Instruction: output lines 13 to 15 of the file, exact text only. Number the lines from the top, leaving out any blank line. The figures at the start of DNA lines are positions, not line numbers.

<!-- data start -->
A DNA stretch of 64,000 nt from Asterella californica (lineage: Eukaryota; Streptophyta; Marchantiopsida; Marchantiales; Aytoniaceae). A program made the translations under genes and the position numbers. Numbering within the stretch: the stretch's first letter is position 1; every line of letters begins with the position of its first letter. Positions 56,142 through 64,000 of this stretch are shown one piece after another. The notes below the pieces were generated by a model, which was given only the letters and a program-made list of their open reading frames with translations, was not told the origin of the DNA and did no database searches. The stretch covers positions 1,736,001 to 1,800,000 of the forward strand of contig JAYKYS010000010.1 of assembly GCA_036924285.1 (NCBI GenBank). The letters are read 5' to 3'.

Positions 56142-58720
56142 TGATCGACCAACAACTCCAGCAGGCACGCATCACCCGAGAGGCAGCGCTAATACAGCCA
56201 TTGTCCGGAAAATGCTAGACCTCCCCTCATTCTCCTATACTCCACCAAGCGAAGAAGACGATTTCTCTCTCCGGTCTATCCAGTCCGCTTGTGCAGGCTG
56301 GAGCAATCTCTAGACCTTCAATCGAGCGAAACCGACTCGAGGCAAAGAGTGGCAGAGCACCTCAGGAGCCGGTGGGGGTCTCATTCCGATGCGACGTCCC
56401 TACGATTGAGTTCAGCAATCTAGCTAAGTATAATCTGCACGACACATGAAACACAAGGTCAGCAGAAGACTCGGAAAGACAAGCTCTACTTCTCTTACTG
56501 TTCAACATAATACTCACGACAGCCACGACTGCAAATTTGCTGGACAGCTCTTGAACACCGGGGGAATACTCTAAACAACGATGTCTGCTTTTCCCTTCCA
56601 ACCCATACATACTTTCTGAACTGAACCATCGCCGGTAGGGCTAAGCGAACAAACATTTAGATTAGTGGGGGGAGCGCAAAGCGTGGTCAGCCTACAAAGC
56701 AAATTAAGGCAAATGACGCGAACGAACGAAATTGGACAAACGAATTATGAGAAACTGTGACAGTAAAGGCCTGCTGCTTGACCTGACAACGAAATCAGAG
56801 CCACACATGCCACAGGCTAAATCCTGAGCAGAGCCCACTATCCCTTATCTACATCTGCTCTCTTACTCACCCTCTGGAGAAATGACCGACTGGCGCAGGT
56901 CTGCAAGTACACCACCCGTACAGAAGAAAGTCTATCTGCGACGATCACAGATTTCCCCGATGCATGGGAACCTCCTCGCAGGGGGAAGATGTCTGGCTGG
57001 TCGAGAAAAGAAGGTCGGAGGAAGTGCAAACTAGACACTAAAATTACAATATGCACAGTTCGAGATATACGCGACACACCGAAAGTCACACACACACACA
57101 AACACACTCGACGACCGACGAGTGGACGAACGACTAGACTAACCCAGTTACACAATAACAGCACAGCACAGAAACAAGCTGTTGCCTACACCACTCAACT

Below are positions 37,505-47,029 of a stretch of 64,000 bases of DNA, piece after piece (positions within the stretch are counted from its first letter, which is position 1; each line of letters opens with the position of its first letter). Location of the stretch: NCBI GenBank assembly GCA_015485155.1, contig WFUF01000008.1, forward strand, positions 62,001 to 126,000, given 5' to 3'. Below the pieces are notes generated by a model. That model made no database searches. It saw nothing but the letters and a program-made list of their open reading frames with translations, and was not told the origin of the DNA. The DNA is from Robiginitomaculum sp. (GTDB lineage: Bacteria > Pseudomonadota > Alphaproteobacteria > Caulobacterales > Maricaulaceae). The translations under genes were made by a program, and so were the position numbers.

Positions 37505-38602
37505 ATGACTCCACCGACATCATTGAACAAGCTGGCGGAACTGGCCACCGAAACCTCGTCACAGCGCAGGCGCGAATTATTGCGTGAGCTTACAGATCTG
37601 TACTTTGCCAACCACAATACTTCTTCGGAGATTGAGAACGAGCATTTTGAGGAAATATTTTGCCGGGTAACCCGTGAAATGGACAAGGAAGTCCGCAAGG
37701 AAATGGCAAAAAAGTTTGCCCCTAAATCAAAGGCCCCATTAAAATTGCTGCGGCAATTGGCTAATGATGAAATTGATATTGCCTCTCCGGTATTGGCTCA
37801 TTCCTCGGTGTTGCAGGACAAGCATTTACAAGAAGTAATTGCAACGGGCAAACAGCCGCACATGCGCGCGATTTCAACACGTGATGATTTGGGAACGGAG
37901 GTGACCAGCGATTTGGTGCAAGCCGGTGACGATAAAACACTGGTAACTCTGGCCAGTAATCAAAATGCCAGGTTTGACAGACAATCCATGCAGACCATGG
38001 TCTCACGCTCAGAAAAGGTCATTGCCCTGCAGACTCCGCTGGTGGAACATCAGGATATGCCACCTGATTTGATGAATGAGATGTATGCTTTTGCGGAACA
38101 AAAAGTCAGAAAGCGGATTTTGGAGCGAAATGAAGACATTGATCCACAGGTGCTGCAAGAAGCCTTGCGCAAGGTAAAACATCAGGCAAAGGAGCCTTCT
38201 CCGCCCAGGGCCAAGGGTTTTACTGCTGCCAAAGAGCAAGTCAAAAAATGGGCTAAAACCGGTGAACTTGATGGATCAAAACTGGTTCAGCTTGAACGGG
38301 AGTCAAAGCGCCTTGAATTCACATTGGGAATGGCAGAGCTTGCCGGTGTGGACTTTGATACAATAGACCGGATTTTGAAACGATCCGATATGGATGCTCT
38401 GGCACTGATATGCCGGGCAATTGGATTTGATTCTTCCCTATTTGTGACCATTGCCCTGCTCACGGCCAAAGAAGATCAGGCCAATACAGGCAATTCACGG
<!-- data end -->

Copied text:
57101 AACACACTCGACGACCGACGAGTGGACGAACGACTAGACTAACCCAGTTACACAATAACAGCACAGCACAGAAACAAGCTGTTGCCTACACCACTCAACT

Below are positions 37,505-47,029 of a stretch of 64,000 bases of DNA, piece after piece (positions within the stretch are counted from its first letter, which is position 1; each line of letters opens with the position of its first letter). Location of the stretch: NCBI GenBank assembly GCA_015485155.1, contig WFUF01000008.1, forward strand, positions 62,001 to 126,000, given 5' to 3'. Below the pieces are notes generated by a model. That model made no database searches. It saw nothing but the letters and a program-made list of their open reading frames with translations, and was not told the origin of the DNA. The DNA is from Robiginitomaculum sp. (GTDB lineage: Bacteria > Pseudomonadota > Alphaproteobacteria > Caulobacterales > Maricaulaceae). The translations under genes were made by a program, and so were the position numbers.

Positions 37505-38602